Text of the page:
At the moment I am insanely busy with an election campaign. Here in Australia, we have an opportunity to get rid of a particularly noxious Prime Monster. The elections will be on 21 May. After that, I may track down a few of my other old favourites, and see how much pleasure I can get from reading/studying them.

I hope you’ve got some reading pleasure from this little essay. Let me know in the comment slot below, then hie off to visit my fellow round-robiners below.
Marci Baun
Connie Vines
Helena Fairfax
Diane Bator
Skye Taylor
Rhobin L Courtright

About Dr Bob Rich

I am a professional grandfather. My main motivation is to transform society to create a sustainable world in which my grandchildren and their grandchildren in perpetuity can have a life, and a life worth living. This means reversing environmental idiocy that's now threatening us with extinction, and replacing culture of greed and conflict with one of compassion and cooperation.
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12 Responses to Reading breeding writing

  1. Don Lubov says:

    Thanks! Just plain thanks.D

    Liked by 1 person

    • Dr Bob Rich says:

      Delighted to be of service to you, Don, though I am not quite sure what I have done to deserve it. But then, we are brothers of the spirit.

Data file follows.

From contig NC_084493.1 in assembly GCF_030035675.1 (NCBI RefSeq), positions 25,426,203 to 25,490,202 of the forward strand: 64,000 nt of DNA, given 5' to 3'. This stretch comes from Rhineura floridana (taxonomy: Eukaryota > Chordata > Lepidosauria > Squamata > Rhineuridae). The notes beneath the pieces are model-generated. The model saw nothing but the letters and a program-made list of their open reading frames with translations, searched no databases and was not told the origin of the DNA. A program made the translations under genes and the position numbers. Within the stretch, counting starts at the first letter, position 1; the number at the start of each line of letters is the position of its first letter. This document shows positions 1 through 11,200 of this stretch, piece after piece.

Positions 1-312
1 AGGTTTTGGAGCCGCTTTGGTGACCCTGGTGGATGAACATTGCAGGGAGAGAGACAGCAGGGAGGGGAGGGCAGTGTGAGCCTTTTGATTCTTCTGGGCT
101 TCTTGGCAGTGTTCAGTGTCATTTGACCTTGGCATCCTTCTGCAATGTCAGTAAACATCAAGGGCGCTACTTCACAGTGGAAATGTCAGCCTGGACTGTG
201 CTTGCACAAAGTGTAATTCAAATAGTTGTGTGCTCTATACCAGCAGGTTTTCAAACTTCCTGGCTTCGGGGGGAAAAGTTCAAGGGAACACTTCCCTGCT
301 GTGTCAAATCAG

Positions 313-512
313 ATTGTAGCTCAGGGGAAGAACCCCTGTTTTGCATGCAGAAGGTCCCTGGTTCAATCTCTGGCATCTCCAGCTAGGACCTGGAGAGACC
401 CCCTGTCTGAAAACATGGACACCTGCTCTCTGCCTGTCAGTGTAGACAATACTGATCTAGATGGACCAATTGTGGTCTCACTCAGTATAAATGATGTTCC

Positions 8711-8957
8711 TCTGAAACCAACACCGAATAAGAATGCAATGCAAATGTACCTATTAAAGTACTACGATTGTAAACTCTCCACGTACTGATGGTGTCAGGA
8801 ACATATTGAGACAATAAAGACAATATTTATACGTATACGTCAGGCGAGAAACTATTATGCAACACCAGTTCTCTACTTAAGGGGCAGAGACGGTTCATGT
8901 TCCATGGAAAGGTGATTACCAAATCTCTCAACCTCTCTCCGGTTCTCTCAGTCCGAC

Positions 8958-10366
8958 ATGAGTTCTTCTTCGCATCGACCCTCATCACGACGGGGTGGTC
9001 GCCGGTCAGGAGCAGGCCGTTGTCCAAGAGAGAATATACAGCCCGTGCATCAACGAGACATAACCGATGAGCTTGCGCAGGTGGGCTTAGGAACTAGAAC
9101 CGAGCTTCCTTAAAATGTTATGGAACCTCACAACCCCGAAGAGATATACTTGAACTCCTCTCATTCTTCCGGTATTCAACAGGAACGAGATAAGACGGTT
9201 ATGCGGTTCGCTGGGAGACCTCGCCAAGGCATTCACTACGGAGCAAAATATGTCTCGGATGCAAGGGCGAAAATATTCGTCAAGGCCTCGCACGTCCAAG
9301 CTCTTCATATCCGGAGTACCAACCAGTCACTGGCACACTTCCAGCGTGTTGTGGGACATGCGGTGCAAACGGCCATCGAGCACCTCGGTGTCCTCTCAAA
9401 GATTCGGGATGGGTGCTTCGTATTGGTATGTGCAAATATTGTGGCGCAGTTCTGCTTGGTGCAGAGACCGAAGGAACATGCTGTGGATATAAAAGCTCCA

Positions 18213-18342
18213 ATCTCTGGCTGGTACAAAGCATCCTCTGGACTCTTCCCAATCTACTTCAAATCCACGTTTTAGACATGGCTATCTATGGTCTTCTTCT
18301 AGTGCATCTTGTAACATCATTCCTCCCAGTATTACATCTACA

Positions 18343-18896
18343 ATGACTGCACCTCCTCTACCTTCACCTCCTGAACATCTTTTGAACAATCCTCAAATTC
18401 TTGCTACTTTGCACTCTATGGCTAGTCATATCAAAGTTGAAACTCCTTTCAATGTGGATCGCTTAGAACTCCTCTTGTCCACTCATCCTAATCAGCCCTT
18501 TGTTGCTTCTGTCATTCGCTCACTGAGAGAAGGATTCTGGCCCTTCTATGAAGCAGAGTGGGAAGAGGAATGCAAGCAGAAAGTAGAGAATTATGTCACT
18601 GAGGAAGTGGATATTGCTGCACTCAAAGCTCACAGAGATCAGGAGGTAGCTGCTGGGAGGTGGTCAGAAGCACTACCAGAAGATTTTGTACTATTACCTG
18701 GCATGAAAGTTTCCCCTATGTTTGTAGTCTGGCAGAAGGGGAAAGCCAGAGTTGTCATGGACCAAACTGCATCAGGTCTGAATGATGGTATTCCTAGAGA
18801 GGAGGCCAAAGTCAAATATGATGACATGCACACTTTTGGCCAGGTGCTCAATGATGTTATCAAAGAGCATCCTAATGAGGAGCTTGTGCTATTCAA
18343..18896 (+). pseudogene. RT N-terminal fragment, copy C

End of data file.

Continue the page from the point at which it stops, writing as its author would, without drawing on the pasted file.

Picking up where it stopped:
2. Another great post, Bob. I do know one or two lifetime readers who lost, temporarily, the will to do so. It remains my own favourite pastime. Like Skye, I dolove an excuse to pick up a dictionary. anne (Not posting this month.)

    Liked by 1 person

    • Dr Bob Rich says:

      Thank you, Anne. One of my personal cliches is, “Life is too short for the seriousness it deserves,” so you are right. I should reorder my priorities to allow reading for pleasure… after the elections.

      Liked by 1 person

  3. peNdantry says:

    Another very insightful post here, Bob, well done!

    As a teenager, I too was a voracious reader, and wanted to be a writer so that I could emulate some of those authors (I share several of the same with your list here). As time ticked on, I never got any closer to that initial dream, and some years ago I realised why that was: I recognised that even if I did have the requisite skill (and immense amount of luck) to pen a sufficiently popular tome, I would then risk ending up in a situation where I would be obliged to churn out more such, to a schedule and to deadlines: that is to say, it would no longer be pleasurable, it would become work. And so, why try at all?